Staying in one place
I took this photo two nights ago in our back yard. The sun was going down, and we were watering our flower beds, setting up the sprinkler just so, leaving it for awhile only to move it again. I looked around at our yard as I often do and I was grateful.
I've always had a desire for some land in the county- one with an old farmhouse and tall trees, the space for a jersey cow and chickens and room for the kids to explore. I can see it in my mind, that place.
And yet, we stay in our little home here in the city. And I am grateful and content. And the longer we stay, the more I feel that way.
I look around our yard, and everything has a story.
By the garden, there, is that big purplish hydrangea. It came to me by way of a gift from Mark, so many years ago. When he brought it home to me, it was a small potted hydrangea he'd picked up at the grocery store, the kind with the foil-colored wrapping around the base. It was blue when he bought it. And Mark planted it here on the inside of our fence, by the garden, and we have watched it grow and change color. Now it is huge, and it graces us with blooms in these summer months.
There's our little side garden which was a family project, laying the rock pathway and planting perennials alongside of it. And there, too-- my bird bath- a Mother's Day gift from Mark and the kids.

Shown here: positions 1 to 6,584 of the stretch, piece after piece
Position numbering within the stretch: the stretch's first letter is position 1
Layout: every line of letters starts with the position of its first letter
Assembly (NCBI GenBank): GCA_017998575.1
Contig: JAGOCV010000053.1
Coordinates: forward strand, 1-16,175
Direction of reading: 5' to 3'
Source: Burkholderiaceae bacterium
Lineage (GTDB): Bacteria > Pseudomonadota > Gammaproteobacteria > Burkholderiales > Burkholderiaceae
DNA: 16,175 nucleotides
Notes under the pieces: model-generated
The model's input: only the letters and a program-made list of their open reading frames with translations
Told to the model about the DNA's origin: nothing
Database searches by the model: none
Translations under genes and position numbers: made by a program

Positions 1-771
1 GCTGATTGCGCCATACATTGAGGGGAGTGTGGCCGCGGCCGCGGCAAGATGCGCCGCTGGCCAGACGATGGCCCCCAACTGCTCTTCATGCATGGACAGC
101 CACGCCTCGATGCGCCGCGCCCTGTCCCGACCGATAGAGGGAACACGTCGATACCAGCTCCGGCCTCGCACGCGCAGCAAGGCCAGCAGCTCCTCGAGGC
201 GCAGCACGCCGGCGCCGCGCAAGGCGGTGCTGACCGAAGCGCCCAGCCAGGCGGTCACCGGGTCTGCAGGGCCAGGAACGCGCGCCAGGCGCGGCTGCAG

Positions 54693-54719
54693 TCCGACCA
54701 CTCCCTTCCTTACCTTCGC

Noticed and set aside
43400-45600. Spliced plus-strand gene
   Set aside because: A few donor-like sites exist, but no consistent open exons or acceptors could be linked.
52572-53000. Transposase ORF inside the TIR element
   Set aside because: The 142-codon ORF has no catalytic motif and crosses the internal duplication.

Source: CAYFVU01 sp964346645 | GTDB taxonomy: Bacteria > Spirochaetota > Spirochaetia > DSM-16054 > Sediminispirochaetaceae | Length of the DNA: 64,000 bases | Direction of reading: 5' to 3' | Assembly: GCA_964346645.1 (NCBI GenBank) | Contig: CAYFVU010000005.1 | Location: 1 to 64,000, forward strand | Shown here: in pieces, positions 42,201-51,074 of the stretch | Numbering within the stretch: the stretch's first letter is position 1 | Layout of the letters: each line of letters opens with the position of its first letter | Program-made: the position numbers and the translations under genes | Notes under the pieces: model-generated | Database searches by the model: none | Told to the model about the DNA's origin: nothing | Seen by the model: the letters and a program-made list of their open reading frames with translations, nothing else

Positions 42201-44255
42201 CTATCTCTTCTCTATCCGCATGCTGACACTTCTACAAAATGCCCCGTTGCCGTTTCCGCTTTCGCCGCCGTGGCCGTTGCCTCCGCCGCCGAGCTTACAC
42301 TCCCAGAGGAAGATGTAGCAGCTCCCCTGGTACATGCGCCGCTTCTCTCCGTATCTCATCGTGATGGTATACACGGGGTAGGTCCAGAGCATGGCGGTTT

There is my picket fence, bordering our garden, that Mark lovingly put in for me last year.
Along the fence are the raspberries we planted there, scraggly at first, but now giving us containers-full of raspberries every day.
Back by the garage is the lilac tree we planted, right next to our camellia. My friend Amy bought us a small camellia plant several years ago when we were struggling with infertility. It was a gesture of love and of hope, and when it blooms each year I remember that season of our lives and that friendship. That camellia shrub is now full and tall and vibrant, and I get to see my children run past it every day in their backyard play, and I am reminded of the faithfulness of God.
Back by the swing set, there, is the place where the big old apple tree used to stand. We loved that old tree, and the first few years we lived here we filled up boxes of apples from that tree.
There is the playhouse whose bottom floor we converted into a chicken coop, the ladder and deck and slide we built for the kids with the help of Mark's parents. There is the fence we put up with the kids bordering the alley- another big family project. Everything has a story.
This new hydrangea has its own story. It's a gift from my parents that will stand as a memory of the loss of our babies. Mark planted it there by the bird bath and it is beautiful. And each time I look at it I will remember.
As Mark and I sat in the yard the other night and watched the birds flock to the bird bath, I thought, not for the first time: How could we ever leave this place? I don't know that we will. I love it so much and there is something so precious about staying in one place, investing in this one place, seeing things change and grow and being here for that.